Corporate crime pays well, even when it’s punished

First Published in the Chronicle Journal Monday, September 21, 2015

Corporate crime pays. A lot. So does covering it up. Exhibit A: Healthcare giant Johnson and Johnson develops and markets a drug called Risperdal. Risperdal is a billion-dollar antipsychotic medicine that has both real benefits as well as some serious side effects.
For example, Risperdal increases the risk of strokes among the elderly, and can cause boys to develop breasts, a condition known as gynecomastia. One teenage boy developed a 46DD bust.

Johnson and Johnson knew this. It regularly conducts studies on the drugs it develops. In one of its studies, according to an investigative report for The Huffington Post authored by journalist Stephen Brill, Risperdal caused 5.5 per cent of boys to develop large breasts.
Johnson and Johnson not only covered this up, but it also proceeded to enthusiastically market the drug to boys. The company pushed the drug on pediatricians. By the year 2000, more than 20 per cent of Risperdal sales were for children and adolescents. In 2003, it launched a “back to school” campaign. Internal company documents reveal that one Johnson and Johnson manager proposed inserting “lollipops and small toys” into Risperdal packages.
By 2004, with aggressive marketing to children and the elderly, Risperdal had become a $3-billion-a-year drug.
Johnson and Johnson eventually got caught, pleaded guilty and initially paid $2 billion to settle the matter.
$2 billion sounds like a big figure, and it is, but $30 billion is bigger, and represents Johnson and Johnson’s revenues from the worldwide sale of Risperdal.
Johnson and Johnson ultimately paid $6 billion in settlements for its misconduct. But it made $18 billion in profits on Risperdal within the United States alone on the steam of $20 billion in domestic sales.
Exhibit B: The oil giant Exxon has known about global warming for a long time. How long? Since as early as 1977, when one of Exxon’s own scientists, James Black, briefed company scientists and managers as follows:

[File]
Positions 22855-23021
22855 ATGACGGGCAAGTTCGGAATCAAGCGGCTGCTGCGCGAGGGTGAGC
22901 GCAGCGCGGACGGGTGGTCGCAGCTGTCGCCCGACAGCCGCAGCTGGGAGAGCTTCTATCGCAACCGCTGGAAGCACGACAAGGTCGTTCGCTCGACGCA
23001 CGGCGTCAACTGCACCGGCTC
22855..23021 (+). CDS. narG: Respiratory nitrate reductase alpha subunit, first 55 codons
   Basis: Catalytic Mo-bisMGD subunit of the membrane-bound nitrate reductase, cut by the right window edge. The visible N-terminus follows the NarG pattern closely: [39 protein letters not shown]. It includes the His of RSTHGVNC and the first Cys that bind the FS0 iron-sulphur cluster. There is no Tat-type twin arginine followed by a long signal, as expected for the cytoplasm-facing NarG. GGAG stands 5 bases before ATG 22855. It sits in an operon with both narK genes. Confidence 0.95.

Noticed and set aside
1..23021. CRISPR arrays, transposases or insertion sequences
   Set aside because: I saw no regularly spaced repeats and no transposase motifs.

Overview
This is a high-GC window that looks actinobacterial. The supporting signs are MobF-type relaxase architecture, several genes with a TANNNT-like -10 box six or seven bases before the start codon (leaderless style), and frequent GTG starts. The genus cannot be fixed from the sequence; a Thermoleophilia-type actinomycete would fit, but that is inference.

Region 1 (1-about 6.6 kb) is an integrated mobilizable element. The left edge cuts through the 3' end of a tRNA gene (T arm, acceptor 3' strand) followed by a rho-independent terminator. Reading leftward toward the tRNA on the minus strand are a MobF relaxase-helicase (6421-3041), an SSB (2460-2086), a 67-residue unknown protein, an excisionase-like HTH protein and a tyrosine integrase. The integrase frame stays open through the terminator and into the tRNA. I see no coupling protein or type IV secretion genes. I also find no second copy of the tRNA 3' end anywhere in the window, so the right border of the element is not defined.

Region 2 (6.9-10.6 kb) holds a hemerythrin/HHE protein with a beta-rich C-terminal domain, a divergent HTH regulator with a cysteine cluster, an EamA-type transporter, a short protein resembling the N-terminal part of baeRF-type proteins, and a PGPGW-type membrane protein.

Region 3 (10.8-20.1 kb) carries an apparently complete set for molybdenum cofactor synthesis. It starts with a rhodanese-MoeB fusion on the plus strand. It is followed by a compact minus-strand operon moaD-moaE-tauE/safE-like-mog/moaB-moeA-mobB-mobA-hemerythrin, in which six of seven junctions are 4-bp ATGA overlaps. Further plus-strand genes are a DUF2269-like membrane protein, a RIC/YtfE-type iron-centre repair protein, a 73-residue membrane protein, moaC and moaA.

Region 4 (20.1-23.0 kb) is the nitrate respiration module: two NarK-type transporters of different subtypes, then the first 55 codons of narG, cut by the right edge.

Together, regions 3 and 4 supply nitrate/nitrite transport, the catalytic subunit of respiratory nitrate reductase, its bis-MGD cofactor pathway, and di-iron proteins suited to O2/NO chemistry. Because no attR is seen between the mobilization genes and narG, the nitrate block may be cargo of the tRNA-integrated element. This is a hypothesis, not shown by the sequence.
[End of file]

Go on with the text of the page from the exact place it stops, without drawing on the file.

“In the first place, there is general scientific agreement that the most likely manner in which mankind is influencing the global climate is through carbon dioxide release from the burning of fossil fuels.”
A year later, Black, a top technical expert in Exxon’s Research and Engineering division, warned an even larger audience of Exxon’s senior managers that independent scientists estimated that a doubling of carbon dioxide concentration in the atmosphere would increase global temperatures by as much as two or three degrees Celsius, and by as much as 10 degrees Celsius at the poles.
So how did Exxon’s senior management respond?
They covered it up.
In a speech to the World Petroleum Congress in Beijing in 1997, Exxon’s chairman and CEO Lee Raymond argued against a binding international treaty to curb greenhouse gas emissions. “Let’s agree there’s a lot we really don’t know about how climate will change in the 21st century and beyond.”
Umm . . .
According to the British newspaper The Guardian, Exxon agreed eight years ago, in response to pressure from its own shareholders, to stop funding climate change denial groups, to whom it had donated as much as $30 million. But according to a report published this summer based on tax records and financial disclosures, Exxon has continued to pour millions into the coffers of U.S. congressmen and others who deny the existence of climate change and oppose regulations on greenhouse gas emissions.
Exxon denies that it denies climate change and regularly trumpets its commitment to sustainable development. But as Columbia University economics professor and special advisor on climate change and sustainable development to the United Nations Jeffrey Sachs explains: “If Exxon was very clear about this, it would be a big help. If this is what they believe, they ought to make it known and they ought to make it known very publicly because we have the entire Republican party in denial and fighting tooth and nail every step of the way against reasonable action. Exxon could make a very big difference.”
No kidding: Exxon earned $32.5 billion in profits in 2014.
Prof. Sachs is the author of The Age of Sustainable Development (Columbia University Press, 2015), a book that legendary Harvard biologist E.O. Wilson calls “my candidate for most important book in current circulation.” According to Sachs, sustainable development entails balancing the imperatives of the global economy, social interactions of trust, ethics, inequality, consumer choices and networks of social support, Earth systems, including climate and ecosystems, and governance, including the performance of governments and businesses.
But as the Johnson and Johnson and Exxon criminal cover-ups illustrate, our public and private governance of public health and the environment is in shambles.
As the Canadian federal electoral campaign heats up, let’s start asking our candidates about how they intend to protect our health and the environment.